Saturday, January 26, 2019

The Conversion of St. Paul

I know the story; I've both read it myself, heard it at Mass, and even seen it portrayed on that animated VHS tape I watched as a little kid. The story of Saul-turned-Paul; the persecutor-turned-disciple. Yet as I sat in the wooden pew with my kids on Friday morning, the Feast of the Conversion of St. Paul, the words struck me in a new way. 

In Acts 22, Paul recounts the story of his conversion. He was travelling to Damascus to capture Christians and bring them back to Jerusalem in chains. But then, on the journey to Damascus, he fell to the ground when Jesus spoke to him and completely turned his life upside-down (Acts 22:6-10). So, the now-blinded Saul went on with his companions to Damascus, where the devout Ananias told him to seek Baptism and become a witness to God's work. We all know the story, and St. Paul is famous and well-loved. Verses from his epistles adorn many a decorative wall hanging or pillow. 

However, hearing these words from Scripture fill the small chapel that morning, I was struck by the context of it all. St. Paul wasn't just living a humdrum life when he encountered Christ. His conversion to Christianity wasn't just some nice, comfy little transition. He was persecuting Christians. Furthermore, when he had that famous "fall-to-the-ground" moment, he was travelling to capture more Christians. But instead of sticking with his original plan, he let God derail his plans completely and he cooperated with the grace that he was given. Instead of ignoring God's voice and seeking out people to imprison, he sought out Ananias and the sacrament of Baptism.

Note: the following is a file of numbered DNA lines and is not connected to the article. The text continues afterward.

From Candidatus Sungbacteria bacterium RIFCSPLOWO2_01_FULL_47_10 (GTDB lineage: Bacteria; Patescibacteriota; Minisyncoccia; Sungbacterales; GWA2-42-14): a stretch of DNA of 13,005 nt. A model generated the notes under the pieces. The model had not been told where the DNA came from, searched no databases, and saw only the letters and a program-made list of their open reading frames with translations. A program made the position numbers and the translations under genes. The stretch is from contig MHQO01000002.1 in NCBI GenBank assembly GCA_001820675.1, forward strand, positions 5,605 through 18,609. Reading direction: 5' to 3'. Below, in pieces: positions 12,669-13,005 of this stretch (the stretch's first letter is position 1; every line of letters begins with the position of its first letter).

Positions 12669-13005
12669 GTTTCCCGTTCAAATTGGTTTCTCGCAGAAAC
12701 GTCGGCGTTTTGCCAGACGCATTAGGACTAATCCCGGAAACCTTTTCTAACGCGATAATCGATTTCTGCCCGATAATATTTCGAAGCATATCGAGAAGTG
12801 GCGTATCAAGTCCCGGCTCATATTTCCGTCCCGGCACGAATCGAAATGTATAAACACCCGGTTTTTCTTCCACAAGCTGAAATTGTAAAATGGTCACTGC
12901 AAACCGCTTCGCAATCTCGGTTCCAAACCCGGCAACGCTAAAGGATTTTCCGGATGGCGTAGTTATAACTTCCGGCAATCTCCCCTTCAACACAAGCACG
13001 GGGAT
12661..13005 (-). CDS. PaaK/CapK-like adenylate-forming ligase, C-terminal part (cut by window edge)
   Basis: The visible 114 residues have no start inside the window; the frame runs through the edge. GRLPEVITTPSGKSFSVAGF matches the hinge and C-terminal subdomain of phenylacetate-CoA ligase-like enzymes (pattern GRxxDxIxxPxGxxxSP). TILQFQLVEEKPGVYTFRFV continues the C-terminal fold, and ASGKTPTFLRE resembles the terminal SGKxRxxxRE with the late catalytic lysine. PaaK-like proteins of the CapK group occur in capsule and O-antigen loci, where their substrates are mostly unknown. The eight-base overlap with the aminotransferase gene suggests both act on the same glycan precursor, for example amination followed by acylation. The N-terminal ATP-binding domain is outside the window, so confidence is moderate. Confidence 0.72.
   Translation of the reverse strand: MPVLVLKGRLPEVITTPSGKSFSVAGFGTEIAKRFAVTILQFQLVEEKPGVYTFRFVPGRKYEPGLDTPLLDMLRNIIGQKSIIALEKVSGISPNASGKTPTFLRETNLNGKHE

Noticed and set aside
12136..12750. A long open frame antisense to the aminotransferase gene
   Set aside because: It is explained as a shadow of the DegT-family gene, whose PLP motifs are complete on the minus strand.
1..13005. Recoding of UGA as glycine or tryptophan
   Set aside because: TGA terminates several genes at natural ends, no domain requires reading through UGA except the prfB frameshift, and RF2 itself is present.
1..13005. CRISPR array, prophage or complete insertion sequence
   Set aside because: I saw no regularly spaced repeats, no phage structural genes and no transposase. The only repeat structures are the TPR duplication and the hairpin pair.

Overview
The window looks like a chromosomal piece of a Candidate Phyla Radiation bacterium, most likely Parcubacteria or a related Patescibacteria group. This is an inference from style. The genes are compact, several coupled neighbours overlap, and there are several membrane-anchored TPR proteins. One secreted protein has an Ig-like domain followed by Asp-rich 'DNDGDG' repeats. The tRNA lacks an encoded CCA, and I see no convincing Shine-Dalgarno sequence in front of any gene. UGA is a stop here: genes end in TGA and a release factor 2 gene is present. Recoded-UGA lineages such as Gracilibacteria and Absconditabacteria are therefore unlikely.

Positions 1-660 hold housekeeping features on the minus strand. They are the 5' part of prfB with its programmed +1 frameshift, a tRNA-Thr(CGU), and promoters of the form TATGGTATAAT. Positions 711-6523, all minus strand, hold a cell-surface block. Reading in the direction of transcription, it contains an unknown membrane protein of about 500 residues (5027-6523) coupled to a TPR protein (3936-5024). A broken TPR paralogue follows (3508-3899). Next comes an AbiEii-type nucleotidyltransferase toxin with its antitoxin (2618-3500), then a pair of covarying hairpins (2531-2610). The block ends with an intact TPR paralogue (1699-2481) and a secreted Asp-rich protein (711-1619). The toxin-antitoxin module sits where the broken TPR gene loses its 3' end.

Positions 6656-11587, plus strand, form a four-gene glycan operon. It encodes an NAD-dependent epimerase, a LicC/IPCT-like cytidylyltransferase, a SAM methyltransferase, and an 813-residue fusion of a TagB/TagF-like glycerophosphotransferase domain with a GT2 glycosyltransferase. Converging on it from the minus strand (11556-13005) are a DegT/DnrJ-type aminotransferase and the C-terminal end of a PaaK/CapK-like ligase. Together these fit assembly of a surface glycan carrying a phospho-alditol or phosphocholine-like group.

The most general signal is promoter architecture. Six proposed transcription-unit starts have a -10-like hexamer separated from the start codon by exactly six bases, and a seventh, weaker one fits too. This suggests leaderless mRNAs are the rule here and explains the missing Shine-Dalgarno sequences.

God derailed his plans, and he just went with it. 

How many, many times in my life have I stubbornly tried to adhere to my "original" plan, instead of cooperating with the movements of the Holy Spirit in a different direction? 

How many times do I still jealously grab onto my initial plans, hopes, and dreams without a thought to what God actually wants me to do? 

How many times do I justify my actions with "I'm zealous for God and I know His law" without looking to see if my actions align with God's Word? 

St. Paul, who saw God turn his life and work upside-down, please pray for me, that I may have the courage to follow God wherever his Spirit leads, even if my "original plans" are dismantled in the process. 

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